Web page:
2. Beautiful finds on your walk, Barbara. I esp. love the ebony damselfly, it has such a beautiful metallic sheen.
    Have a great weekend and I hope Tim is feeling better!

    1. Thank you, Eliza! I was smitten with the black-winged damselfly, too. I think Tim has caught another cold on the heels of the one he brought home, but hopefully he’s turning the corner now.

  3. What a lovely walk — thank you for taking me along! I enjoyed the butterflies and other insects, as well as the waterlily and aster (that’s my birth month flower!) I dread the thought of skeeter bites, but I know that’s a real possibility here, especially with all the “wet” we’ve been having. I’d better remind myself to get some lemongrass or something.

    1. Thank you, Debbie, it was fun having you along! 🙂 I had no idea about birth month flowers. Looks like my granddaughter’s is the same as yours. Mine is the carnation. I’m curious about the lemongrass you mentioned for mosquitoes. Do you have a plant or do you use a spray? The idea appeals to me as I’m so wary of chemicals. Even if something natural only lasted an hour it would be long enough for one of our walks.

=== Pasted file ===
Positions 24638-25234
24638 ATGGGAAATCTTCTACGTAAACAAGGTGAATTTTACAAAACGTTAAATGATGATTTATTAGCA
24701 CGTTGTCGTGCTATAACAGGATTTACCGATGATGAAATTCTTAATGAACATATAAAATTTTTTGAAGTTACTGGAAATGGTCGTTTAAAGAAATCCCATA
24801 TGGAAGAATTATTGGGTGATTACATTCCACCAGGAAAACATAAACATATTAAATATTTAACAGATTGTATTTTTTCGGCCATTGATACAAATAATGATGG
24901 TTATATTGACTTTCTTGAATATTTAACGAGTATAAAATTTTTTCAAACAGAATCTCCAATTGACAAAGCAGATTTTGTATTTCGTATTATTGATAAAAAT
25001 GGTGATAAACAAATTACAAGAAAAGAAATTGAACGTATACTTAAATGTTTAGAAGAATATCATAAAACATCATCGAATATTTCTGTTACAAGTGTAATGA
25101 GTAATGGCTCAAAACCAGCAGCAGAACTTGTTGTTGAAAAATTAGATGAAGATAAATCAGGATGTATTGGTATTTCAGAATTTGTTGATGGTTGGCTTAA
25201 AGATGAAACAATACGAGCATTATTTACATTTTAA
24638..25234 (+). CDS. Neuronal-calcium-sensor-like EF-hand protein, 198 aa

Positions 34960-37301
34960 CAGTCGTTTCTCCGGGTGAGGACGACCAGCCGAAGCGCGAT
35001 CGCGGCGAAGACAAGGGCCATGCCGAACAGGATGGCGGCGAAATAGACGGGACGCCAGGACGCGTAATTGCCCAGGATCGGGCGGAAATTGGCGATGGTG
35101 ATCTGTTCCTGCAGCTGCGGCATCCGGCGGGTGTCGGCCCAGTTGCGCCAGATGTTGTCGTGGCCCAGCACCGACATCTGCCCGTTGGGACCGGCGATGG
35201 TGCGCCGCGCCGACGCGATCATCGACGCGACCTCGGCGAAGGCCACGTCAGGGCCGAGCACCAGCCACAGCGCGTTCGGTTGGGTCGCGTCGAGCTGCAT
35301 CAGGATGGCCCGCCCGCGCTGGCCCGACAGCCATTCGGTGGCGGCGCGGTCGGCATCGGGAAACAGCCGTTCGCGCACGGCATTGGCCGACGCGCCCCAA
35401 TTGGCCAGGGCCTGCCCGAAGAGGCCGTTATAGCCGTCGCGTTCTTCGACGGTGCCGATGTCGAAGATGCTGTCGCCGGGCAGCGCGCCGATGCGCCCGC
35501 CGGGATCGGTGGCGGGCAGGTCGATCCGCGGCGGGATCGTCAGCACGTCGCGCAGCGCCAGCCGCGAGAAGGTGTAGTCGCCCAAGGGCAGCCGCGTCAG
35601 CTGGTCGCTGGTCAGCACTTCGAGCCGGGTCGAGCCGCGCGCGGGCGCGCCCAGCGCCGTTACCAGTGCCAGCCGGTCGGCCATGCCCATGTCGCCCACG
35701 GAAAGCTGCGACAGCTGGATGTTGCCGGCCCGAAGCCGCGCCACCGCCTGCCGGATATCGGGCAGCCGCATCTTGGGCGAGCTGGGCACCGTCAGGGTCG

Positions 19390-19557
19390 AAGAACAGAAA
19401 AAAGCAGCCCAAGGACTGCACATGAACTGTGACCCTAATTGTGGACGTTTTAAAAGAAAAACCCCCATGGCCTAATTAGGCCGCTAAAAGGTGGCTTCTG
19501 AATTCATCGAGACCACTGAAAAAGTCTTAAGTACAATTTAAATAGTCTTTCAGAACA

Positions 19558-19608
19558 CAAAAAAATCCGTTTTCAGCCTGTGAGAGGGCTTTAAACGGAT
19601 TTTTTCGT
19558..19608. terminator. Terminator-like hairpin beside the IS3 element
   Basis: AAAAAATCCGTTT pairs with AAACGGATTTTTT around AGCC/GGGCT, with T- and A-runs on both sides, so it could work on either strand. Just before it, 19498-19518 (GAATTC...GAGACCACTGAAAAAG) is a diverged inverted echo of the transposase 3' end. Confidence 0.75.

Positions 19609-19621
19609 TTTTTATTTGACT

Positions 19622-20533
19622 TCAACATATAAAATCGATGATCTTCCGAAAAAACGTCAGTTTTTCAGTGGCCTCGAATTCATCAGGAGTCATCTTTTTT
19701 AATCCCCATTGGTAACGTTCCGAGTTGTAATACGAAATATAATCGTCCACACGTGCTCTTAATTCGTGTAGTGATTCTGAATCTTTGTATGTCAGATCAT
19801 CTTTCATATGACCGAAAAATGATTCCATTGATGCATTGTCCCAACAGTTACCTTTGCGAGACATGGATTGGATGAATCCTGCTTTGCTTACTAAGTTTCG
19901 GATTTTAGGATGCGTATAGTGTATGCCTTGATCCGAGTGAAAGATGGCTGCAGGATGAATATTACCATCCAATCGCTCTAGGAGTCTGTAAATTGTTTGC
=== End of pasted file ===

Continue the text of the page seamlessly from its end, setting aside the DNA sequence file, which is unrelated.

1. Thank you for the interesting and helpful article, Debbie. We ordered a natural repellent with some of those oils and will see how it works. I might try wearing long sleeves, too. I had to laugh that drinking beer and eating bananas make you more of a mosquito magnet because I don’t drink or eat either one. And I don’t have type O blood either. Maybe I’m not as much of a mosquito magnet as some others…

          1. I suspect scientists will never have a definitive answer to this problem!! 😕